The Grizzlies' Rudy Gay, left, and the Los Angeles Lakers' Kobe Bryant (24) battle for a loose ball during first half of their game in Memphis on Wednesday, Jan. 23. (AP Photo)
MEMPHIS — The Grizzlies, the team that turned in the NBA's best start this season, is busy learning how to deal with success.
Sure, Memphis has been a good team reaching the playoffs the previous two seasons and even played in the Western Conference semifinals in 2011. The Grizzlies followed that up with their best winning percentage in last year's lockout-shortened season.
But that sizzling 12-2 start ratcheted up expectations enough that not even the Grizzlies' best record through 41 games and fourth in the West seems to be enough now.
"I think for certain outside the team, but somewhat inside the team as well," Memphis coach Lionel Hollins said of the expectations. "I've had conversations with our group to remember who we are, when we were fortunate to get off to a good start and everyone was ranting and raving. But we're still the same team. We struggle to shoot at times and struggle to score at times."
That the Grizzlies certainly do.
They beat the Lakers 106-93 on Wednesday night, just the 12th time they've scored at least 100 points this season and eight of those came during the 12-2 start. The good thing is their defense is so good that they are undefeated in those games because the Grizzlies rank second in the NBA giving up an average of 89.5 points per game.
Memphis now has held 37 of 41 opponents under 100 points this season, best in the NBA. That puts the Grizzlies on target to become the first team to hold opponents to a scoring average below 90 points per game over a season since 2005-06 when they did it (88.5) along with the San Antonio Spurs (88.8).
The Grizzlies also rank second in the NBA averaging 9.2 steals per game and forcing 16.2 turnovers per game.
Offensively is where they've been challenged most. They went into the game with the Lakers ranked 28th in the league averaging 92.9 points per game and just went through a six-game stretch where they didn't score more than 85 points in any of those games.
Center Marc Gasol said the challenge is teams know what the Grizzlies like to do with offensively getting the ball down low to himself and Zach Randolph, who has an NBA-best 27 double-doubles averaging 16.1 points and 11.6 rebounds, or over to Rudy Gay.
"We just have to play through it and find the other side of the court, move the ball better and get moving," Gasol said.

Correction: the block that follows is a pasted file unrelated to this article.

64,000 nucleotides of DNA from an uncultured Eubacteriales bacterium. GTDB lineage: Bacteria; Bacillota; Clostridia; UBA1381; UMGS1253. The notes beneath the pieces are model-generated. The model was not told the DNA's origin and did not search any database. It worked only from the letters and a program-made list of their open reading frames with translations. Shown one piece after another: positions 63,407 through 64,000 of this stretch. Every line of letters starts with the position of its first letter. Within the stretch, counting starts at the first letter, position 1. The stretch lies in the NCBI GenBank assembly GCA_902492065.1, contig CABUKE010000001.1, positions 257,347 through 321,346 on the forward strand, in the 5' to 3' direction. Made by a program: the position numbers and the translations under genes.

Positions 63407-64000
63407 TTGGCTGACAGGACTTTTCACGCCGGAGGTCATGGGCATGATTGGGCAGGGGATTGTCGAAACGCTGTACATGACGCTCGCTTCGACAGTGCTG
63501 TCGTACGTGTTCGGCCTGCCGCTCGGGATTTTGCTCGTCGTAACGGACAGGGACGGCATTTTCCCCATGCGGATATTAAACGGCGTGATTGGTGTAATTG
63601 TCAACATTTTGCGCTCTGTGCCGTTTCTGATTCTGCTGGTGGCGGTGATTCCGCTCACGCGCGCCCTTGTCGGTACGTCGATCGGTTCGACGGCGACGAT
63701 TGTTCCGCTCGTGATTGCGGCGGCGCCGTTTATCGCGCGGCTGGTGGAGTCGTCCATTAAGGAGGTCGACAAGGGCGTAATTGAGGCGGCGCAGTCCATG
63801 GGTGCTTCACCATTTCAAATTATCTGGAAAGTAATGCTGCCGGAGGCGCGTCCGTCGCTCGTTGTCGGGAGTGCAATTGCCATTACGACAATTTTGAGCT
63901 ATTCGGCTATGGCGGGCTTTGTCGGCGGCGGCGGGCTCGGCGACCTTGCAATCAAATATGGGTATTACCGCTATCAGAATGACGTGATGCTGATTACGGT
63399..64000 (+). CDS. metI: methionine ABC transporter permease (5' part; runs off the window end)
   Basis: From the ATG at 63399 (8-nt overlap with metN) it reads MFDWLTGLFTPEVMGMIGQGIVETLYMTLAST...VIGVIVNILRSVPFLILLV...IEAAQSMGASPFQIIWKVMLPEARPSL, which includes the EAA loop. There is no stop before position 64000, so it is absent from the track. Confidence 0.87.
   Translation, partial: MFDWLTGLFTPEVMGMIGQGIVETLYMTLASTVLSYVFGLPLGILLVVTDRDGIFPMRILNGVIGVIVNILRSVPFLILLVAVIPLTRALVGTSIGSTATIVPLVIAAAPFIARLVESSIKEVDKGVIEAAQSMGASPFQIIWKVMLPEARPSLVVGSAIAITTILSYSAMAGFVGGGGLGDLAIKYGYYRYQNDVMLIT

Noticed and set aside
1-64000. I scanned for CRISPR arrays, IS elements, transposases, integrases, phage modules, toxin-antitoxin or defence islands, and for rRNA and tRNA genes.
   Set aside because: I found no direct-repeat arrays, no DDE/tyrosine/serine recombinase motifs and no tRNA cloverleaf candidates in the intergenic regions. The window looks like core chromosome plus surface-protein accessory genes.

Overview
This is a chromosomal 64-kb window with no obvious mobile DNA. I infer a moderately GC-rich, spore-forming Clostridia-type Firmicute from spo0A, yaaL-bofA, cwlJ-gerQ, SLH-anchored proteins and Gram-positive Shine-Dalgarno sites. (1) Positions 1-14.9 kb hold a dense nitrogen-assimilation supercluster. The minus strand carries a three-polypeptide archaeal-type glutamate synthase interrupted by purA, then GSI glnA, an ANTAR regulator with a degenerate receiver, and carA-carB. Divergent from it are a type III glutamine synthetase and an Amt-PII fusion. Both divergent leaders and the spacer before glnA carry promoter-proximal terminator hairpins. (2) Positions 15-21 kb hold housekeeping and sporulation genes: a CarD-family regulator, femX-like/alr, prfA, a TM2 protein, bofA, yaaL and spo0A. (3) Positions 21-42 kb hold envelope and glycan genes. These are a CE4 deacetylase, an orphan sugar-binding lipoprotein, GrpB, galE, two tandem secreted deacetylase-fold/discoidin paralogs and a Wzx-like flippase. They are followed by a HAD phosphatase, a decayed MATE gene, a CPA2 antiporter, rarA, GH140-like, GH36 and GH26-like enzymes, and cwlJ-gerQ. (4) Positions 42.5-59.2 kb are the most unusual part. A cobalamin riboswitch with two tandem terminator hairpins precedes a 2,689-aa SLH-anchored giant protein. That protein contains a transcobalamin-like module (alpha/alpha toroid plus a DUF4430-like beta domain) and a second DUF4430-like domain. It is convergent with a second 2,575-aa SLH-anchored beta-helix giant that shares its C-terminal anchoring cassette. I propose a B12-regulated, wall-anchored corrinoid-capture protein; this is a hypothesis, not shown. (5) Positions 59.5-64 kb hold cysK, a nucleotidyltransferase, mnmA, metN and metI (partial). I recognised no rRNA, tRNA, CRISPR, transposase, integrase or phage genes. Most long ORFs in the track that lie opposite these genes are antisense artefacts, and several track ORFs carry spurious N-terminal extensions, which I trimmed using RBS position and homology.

Point guard Mike Conley said the Grizzlies have faced an adjustment since that strong start.
"Not a lot of people thought we would start as quickly as we did, and now teams give us 110 percent effort every night regardless of who we're playing," Conley said. "They're scheming us and trying to do different things to try to knock us off balance. We've tried to learn to play against it, and we're still learning. It's all new for us. We haven't started off this quickly and this well I think in history, so it's new territory for us, and we're still learning."
The Grizzlies are three wins better through 41 games than ever before for this franchise. With 10 games left to the All-Star break, they are on target to top the 30-22 mark in 2003-04 that currently is the team's best at that point in a season.
Gay, averaging a team-best 17.3 points per game, has been the topic of trade rumors for weeks. He's not talking about that speculation and said the Grizzlies are looking to build as much momentum and consistency as they can heading into the All-Star break.
"We really need guys to pick it up and play hard ... and kind of get on a groove going into the break," Gay said.
What remains to be seen is how much Tuesday's trade helps Memphis. The Grizzlies avoided paying $4 million in luxury tax and got $2.4 million below the threshold by trading Marreese Speights, Wayne Ellington and Josh Selby to Cleveland.
Fans in Memphis are split on the trade. Many see the team's new owners giving up on the Grizzlies while others hope avoiding the luxury tax this season may keep those starters together for one more postseason run.
General manager Chris Wallace said only the move gives Memphis enough flexibility including trade exceptions that the team doesn't have to make a move by the trade deadline Feb. 21.
The Grizzlies host the Brooklyn Nets on Friday night in the third of a four-game home stand looking to build on their big win over the Lakers.
"If we build in the right direction and keep getting better, this team can be very good," Conley said.comments powered by Disqus